|BECK, PAUL - University Of Arkansas|
|GADBERRY, MICHAEL SHANE - University Of Arkansas|
|STEWART, CYRL BRANDON - University Of Arkansas|
|GRAY, HANNAH - University Of Arkansas|
|WISTUBA, TROY - Novus International, Inc|
|CRAVEY, MATTHEW - Provimi North America, Inc|
Submitted to: Professional Animal Scientist
Publication Type: Peer Reviewed Journal
Publication Acceptance Date: 12/12/2016
Publication Date: 3/27/2017
Citation: Beck, P.A., Gadberry, M., Stewart, C., Gray, H.C., Wistuba, T.J., Cravey, M.D., Gunter, S.A. 2017. Effects of a blended garlic and cinnamon essential oil extract with and without monensin sodium on the performance of grazing steers. Professional Animal Scientist. 33:176-185.
Interpretive Summary: In an effort to alleviate greenhouse gas emission by ruminant livestock, scientist are seeking methods to mitigate the methane emission by grazing cattle because these cattle are an important high-quality food and revenue source for rural communities. Essential oils extracted from cinnamon and garlic has been shown to reduce the methane emission by ruminal bacteria and produce biochemical end products that should result in improved efficiency of performance. However, the previous research discussed was from laboratory analyses and has not been tested in production situations. A series of stocker grazing experiments were conducted with the objective to determine the efficacy of supplementing growing cattle diets with essential oils from garlic and cinnamon extracts on promoting growth on cool-season annual grasses in Arkansas or Oklahoma, or native rangeland in northwest Oklahoma. In each experiment and location, garlic and cinnamon oil products were supplemented to the cattle at the manufactures’ recommended rates. However, in the production situations that these cattle experienced in the experiments that used essential oils products, the cattle did not show a change in the average daily gain or their efficiency of resource utilization. Hence, it is doubtful the use of essential oil products had any impact on methane emission by the cattle.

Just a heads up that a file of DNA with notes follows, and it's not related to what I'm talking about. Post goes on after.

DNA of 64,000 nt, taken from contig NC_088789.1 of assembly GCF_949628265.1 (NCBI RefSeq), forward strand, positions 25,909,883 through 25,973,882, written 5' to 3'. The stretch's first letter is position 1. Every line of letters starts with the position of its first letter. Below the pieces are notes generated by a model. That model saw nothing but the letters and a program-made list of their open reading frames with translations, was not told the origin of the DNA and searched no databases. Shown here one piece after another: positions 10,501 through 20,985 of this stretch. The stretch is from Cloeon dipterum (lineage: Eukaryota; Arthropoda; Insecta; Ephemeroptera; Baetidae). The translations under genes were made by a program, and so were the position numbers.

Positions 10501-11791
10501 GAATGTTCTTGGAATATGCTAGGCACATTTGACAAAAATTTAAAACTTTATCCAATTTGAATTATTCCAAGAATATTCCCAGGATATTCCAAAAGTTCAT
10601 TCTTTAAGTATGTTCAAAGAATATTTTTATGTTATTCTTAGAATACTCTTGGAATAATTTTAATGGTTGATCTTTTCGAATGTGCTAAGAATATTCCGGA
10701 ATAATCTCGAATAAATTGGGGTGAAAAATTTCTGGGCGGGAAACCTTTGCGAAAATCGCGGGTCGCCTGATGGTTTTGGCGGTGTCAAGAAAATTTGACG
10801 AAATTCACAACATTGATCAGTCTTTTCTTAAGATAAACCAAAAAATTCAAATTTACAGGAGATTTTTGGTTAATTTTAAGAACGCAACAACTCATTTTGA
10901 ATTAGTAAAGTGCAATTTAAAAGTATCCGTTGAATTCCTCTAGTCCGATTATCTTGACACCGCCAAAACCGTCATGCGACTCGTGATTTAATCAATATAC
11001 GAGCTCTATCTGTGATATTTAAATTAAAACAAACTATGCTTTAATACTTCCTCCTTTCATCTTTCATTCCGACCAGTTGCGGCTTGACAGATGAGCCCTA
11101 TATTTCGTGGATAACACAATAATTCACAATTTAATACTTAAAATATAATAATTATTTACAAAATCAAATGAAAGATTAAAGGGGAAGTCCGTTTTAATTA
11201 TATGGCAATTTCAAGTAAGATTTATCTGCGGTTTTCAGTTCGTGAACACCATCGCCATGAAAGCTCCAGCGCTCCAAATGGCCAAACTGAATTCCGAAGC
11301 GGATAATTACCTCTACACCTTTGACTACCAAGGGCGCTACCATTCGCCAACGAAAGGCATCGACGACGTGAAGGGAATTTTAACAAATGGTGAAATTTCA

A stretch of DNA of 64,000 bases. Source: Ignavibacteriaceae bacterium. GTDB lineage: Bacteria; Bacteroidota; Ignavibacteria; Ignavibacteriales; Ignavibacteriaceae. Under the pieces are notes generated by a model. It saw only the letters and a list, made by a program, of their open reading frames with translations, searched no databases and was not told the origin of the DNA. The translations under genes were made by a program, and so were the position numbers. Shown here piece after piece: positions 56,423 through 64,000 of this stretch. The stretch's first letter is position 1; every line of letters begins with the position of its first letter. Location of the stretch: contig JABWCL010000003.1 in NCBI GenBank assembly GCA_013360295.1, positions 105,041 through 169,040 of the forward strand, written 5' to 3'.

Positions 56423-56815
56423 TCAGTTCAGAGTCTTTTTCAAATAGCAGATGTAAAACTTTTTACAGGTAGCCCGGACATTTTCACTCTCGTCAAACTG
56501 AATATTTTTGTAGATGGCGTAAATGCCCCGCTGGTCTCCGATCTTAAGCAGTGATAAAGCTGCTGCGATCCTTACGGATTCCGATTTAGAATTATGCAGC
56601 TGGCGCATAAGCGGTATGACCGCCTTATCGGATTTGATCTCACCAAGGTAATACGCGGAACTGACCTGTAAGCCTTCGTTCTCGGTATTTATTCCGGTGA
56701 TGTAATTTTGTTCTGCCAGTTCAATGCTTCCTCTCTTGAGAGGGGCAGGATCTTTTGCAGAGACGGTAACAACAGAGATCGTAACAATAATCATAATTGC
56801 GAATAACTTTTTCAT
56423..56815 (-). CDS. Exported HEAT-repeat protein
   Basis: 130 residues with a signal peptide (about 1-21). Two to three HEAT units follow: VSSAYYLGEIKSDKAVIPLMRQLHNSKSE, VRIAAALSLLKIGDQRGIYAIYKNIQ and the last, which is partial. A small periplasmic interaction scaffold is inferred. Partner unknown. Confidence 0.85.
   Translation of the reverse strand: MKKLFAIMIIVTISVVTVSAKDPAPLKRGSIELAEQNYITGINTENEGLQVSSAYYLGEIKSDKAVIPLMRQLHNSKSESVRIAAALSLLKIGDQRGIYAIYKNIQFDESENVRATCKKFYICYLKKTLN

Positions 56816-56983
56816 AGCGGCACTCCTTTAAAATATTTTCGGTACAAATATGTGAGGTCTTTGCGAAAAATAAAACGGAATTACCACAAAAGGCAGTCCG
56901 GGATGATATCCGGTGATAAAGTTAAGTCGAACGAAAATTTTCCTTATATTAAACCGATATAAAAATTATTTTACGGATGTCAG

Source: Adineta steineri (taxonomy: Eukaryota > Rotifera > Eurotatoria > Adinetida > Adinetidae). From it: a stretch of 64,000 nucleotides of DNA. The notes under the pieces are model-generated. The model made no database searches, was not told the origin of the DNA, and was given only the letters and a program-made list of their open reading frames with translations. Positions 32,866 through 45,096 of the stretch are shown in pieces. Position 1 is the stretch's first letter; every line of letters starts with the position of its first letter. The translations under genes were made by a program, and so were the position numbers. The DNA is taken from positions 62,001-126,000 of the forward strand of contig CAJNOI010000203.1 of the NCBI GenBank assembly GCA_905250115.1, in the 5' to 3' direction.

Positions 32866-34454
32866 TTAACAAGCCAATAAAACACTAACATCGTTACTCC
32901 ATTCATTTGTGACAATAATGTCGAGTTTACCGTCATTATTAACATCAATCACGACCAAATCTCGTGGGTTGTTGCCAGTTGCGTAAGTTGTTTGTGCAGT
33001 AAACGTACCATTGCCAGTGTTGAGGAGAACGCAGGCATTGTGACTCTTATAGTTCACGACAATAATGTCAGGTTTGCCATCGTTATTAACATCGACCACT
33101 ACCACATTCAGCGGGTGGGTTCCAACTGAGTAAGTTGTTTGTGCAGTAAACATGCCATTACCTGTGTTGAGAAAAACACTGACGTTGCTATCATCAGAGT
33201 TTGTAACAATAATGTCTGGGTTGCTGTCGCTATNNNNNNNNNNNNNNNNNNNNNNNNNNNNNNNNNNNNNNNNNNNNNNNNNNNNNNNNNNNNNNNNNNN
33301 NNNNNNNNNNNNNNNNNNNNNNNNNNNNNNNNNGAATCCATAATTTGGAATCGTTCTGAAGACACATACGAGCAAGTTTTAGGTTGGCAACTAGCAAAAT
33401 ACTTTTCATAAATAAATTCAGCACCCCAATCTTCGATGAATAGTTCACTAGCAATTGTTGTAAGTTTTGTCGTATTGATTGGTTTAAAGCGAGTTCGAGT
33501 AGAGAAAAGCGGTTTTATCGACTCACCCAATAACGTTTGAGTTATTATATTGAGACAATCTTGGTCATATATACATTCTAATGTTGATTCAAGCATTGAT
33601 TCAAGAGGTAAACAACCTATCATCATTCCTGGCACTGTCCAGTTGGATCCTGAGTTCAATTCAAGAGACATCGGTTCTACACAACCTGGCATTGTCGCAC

Technical Abstract: A series of stocker grazing experiments were conducted with the objective to determine the efficacy of supplementing growing calf diets with essential oils from garlic and cinnamon extracts (GCOE) in promoting growth on cool-season annuals in Arkansas (SWREC) and Oklahoma (SPRRS), or native rangeland at SPRRS. At the SWREC, steers (number = 272, body weight = 209 ± 7.8 kg) grazing cool-season annual pastures were hand-fed supplements containing mineral premixes which 1) were non-medicated (CNTRL), 2) provided 250 mg/day of a mixture of garlic and cinnamon essential oil extracts (GCOE, NextEnhance, Novus International, St. Louis, MO), 3) provided 200 mg/day of monensin (MON, Rumensin, Elanco Animal Health, Indianapolis, IN) or 4) provided both 250 mg/day of GCOE and 200 mg/day of MON (RGC). In the SWREC experiment, there were no differences (P = 0.13) in either body weight or average daily gain due to GCOE, RUM, or their interactions. At the SPRRS, steers grazing wheat pasture (number = 72, body weight = 250 ± 3.9 kg) were offered ad libitum access to mineral supplements which were non-medicated or contained 1.6 g of GCOE/kg mineral, and steers and heifers (number = 132, body weight = 249 ± 4.7 kg) grazing summer native rangeland were offered ad libitum access to mineral supplements that 1) were non-medicated; 2) provided 2.4 g of GCOE/kg; 3) provided 1.8 g of MON/kg, or 4) provided 1.8 of g MON and 2.4 of g GCOE/kg. At the SPRRS, there were no differences (P = 0.12) in either body weight or average daily gain due to GCOE, RUM, or their interactions. In these experiments, providing GCOE or RUM either by hand feeding or in self-fed mineral supplements had no effect (P = 0.12) on body weight or average daily gain of growing calves grazing cool-season annual grass pasture or summer native rangeland.